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10 of 11 people found the following review helpful By RCPadrick on April 4, 2011
Format: DVD Verified Purchase
Let me start out by saying, this review is not about the actual product DVD, as it is visually fine and the sound is good. This review is about the actual performance and interpretation of the play itself.

I grant, I am not a theater critic, nor am I a Shakespeare expert. I have, however, performed in and seen many Shakespeare plays, including a few variations of Othello, so I speak with a bit of experience. Here goes:

Eamonn Walker as Othello is mesmerizing. He is powerful, authoritative, and clearly the character closest to classical interpretation. The scene where he kills Desdemona is emotional and superbly performed by both actors, and while the actual killing is a new interpretation, it is a bold choice and, I believe, superbly done.

Zoe Tapper's Desdemona is very good, although her voice is such a pitch that it distracts at times. She brings an innocence and dignity to the role that is often tough to find. I enjoyed her performance. The same can be said for many of the secondary characters, including Cassio, Brabantio, Montano, Emilia, and Bianca. While choosing black actors for Emilia and Bianca is a bit strange at first (given the racial overtones of the show), both actresses turn in solid and beautiful performances.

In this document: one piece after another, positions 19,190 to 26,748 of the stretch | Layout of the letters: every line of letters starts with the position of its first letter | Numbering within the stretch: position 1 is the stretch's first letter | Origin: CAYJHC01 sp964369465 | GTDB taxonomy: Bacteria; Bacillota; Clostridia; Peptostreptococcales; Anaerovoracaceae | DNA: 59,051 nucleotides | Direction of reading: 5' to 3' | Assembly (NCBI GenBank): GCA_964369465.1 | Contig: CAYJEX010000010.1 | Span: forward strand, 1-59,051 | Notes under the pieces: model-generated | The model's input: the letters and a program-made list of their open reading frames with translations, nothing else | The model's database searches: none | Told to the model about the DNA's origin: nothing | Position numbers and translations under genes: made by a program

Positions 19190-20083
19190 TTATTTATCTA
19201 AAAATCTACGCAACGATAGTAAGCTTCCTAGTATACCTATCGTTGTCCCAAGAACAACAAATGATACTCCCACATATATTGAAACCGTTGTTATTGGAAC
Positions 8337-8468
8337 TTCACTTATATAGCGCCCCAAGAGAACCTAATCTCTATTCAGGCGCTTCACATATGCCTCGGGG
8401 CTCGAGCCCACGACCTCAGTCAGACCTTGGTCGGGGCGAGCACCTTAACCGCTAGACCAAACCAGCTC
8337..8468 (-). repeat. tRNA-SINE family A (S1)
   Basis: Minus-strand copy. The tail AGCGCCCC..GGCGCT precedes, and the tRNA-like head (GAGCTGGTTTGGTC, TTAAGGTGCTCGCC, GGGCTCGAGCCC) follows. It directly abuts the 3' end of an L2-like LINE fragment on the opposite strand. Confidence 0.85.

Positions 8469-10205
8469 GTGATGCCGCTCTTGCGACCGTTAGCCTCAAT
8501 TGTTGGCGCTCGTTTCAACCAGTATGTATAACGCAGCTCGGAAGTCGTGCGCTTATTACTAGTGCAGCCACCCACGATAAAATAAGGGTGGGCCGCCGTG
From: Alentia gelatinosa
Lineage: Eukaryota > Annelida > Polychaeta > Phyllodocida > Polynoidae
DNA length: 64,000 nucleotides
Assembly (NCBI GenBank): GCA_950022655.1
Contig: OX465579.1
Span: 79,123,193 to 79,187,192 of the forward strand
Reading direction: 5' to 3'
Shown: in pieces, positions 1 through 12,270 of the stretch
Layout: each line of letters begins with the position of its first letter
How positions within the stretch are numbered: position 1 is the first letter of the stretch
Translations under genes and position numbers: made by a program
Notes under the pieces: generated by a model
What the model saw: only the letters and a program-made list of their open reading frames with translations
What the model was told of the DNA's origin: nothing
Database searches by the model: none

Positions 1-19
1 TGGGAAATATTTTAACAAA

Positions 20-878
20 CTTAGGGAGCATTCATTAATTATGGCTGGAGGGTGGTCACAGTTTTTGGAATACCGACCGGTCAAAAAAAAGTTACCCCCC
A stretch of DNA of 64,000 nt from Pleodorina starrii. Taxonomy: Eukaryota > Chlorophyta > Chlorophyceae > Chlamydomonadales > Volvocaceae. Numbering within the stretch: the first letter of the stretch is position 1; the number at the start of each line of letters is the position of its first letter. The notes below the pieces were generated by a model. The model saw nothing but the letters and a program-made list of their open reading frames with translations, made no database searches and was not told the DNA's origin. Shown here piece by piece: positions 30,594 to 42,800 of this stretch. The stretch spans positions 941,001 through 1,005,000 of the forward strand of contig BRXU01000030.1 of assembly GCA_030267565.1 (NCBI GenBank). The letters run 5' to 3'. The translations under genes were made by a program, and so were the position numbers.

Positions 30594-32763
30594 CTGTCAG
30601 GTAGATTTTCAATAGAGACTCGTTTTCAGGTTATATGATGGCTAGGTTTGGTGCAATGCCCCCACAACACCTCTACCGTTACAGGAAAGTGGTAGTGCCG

Now comes the reason I give only three stars: Iago. Tim McInnerny makes Shakespeare's greatest and most complex villain forgettable and without depth. He speeds through his lines with a raspy half-yell that rarely changes tone. Whether he is giving an aside to the audience or screaming to the balcony at Brabantio, the same level and energy comes forth. I was completely and thoroughly disappointed. At no point did I feel anything for Iago, much less the sheer menace and brilliance with which he is written.
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22 of 27 people found the following review helpful By NC Reader on May 11, 2008
Format: DVD Verified Purchase
Theater in Shakespeare's time was popular entertainment for the masses and not highbrow art. The Globe Theatre in London continues that tradition with this production of Othello. In contrast to productions of Othello in which the actors are self-consciously striving to be "deep", the actors here are playing for the crowd.